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            But Linux is not the only game in town.

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              Indeed, and ZFS is far more mature on other operating systems (I think FreeBSD is probably the most accessible option for most people). But at least ZoL is a viable option now (and it’s available in a lot of distributions, albeit in source form other than in Ubuntu).

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                Personally I don’t trust source-only dmks-style packages. The risk that your system won’t boot on upgrade is too much. I have been bit by this multiple times.

                The binary packages provided by Ubuntu is better in this regard, but it means I have to use their kernel. Sometimes I need a different kernel for various reasons. I’ve spent way too much time backporting upstream features to Ubuntu and Fedora/Red Hat kernels.

                Personally I just avoid ZFS on Linux, and I avoid Linux as much as it is practical. When I use Linux I usually boot it from iSCSI backed by ZFS.

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                  Yes, I’m not a fan of DKMS either (although I appreciate its value). To prevent all sorts of nasty mismatches you really need to build on the system in question, which means having the kernel sources, a compiler, etc. Urgh. It’s possible to build module packages but then you need to make sure the kernel versions on the build and target systems match. A mismatch with something as important as a filesystem can be fatal.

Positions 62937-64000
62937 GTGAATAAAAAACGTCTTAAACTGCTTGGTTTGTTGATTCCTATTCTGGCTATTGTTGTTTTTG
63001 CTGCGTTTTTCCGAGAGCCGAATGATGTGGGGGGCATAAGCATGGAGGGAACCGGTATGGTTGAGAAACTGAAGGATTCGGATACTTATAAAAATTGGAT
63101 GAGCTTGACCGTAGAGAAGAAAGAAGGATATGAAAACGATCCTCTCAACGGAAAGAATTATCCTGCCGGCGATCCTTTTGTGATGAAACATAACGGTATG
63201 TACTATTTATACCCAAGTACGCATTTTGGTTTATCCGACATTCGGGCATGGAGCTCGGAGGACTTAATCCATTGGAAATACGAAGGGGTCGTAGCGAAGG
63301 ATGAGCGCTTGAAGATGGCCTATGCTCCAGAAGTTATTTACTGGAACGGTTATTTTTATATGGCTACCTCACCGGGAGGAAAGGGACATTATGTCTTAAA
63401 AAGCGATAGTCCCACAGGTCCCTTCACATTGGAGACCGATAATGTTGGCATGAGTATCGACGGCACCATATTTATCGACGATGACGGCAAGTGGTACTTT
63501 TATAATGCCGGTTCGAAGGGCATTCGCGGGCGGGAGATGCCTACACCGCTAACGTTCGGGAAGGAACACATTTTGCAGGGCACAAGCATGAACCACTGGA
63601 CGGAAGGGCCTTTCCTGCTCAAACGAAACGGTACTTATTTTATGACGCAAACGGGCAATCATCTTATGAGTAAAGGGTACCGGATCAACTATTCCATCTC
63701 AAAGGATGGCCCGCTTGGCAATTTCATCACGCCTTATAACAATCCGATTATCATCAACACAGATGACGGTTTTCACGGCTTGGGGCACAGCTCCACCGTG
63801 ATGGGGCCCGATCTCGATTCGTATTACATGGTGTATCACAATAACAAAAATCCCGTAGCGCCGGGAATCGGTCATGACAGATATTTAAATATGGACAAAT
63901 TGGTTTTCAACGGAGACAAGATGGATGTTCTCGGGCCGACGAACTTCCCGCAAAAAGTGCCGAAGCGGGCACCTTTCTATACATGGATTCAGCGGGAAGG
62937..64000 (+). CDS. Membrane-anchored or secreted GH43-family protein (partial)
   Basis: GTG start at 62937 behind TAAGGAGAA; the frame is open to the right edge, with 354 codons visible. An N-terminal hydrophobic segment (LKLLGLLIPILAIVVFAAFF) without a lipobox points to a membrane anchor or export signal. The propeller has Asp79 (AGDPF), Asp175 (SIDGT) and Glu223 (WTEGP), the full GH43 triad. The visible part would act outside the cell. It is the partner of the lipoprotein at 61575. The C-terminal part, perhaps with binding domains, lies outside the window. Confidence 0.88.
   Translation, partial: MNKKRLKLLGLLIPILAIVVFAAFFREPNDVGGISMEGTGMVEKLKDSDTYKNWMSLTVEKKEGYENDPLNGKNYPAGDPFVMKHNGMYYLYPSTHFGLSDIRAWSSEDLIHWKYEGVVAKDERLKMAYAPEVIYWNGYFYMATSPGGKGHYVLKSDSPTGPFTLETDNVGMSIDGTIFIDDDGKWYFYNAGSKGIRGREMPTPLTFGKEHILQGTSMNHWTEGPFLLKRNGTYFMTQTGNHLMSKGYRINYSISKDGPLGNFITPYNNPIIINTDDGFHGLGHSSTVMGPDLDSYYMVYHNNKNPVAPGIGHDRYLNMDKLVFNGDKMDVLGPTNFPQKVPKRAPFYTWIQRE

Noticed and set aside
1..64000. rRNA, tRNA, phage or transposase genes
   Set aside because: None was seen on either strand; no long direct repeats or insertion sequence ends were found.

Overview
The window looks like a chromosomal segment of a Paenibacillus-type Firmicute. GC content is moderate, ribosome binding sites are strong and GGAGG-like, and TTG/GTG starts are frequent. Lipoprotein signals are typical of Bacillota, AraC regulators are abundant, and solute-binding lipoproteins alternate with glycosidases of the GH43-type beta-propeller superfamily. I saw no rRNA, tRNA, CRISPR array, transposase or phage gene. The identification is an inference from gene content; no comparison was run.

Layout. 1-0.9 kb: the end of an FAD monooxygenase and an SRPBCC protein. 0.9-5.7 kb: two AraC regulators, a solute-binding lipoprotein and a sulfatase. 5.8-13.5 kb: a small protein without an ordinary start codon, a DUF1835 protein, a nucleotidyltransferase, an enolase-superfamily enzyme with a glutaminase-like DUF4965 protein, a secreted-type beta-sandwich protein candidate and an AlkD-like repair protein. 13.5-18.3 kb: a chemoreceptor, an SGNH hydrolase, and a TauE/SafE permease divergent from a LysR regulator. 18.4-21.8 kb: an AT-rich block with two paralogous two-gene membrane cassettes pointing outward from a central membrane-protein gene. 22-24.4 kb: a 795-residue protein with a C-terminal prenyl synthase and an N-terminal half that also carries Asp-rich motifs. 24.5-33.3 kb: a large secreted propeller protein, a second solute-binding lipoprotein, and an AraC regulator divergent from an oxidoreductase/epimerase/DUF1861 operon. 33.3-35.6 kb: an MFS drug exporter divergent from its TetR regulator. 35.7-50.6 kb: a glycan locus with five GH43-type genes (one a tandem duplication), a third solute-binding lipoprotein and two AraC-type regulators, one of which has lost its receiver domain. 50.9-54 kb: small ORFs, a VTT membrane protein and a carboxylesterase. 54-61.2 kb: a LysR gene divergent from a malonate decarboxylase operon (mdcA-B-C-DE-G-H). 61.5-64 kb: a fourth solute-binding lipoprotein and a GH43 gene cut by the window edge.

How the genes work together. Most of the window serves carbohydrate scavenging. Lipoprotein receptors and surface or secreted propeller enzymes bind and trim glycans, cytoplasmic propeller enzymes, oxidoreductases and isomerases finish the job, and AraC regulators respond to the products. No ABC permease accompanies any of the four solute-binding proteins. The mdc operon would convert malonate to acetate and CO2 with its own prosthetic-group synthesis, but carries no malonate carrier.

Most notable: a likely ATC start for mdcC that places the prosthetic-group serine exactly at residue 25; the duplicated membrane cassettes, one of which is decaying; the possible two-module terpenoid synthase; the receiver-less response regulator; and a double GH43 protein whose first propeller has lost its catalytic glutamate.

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            I’ve heard of data integrity issues with XFS.

            Also, these Celerons are different. Desktop-grade Atoms (RIP) get branded as Celeron and Pentium, along with their ‘big core" counterparts. Look at the model number to distinguish between them.

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              I’ve heard of data integrity issues with XFS.

              I have a small slip of paper pinned to a board over my desk with this printed on it: https://pages.cs.wisc.edu/~zev/fs-theorem.pdf

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                Haha. I think I get it but I don’t know the symbols. What’s the literal English way of saying this? And optionally a fun way?

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                  Read aloud, something like: “for all F in filesystems, there exists a U in users such that U says ‘F ate my data’”. (In retrospect, I suppose perhaps a colon would be more appropriate than the pipe/vertical bar, but oh well…)

                  More: , ,

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                There was one about zeros showing up in writes or something like that. They fixed that one. Id be interested in a list of any severe ones left. Easier to fix a few in robust, file system than create new one.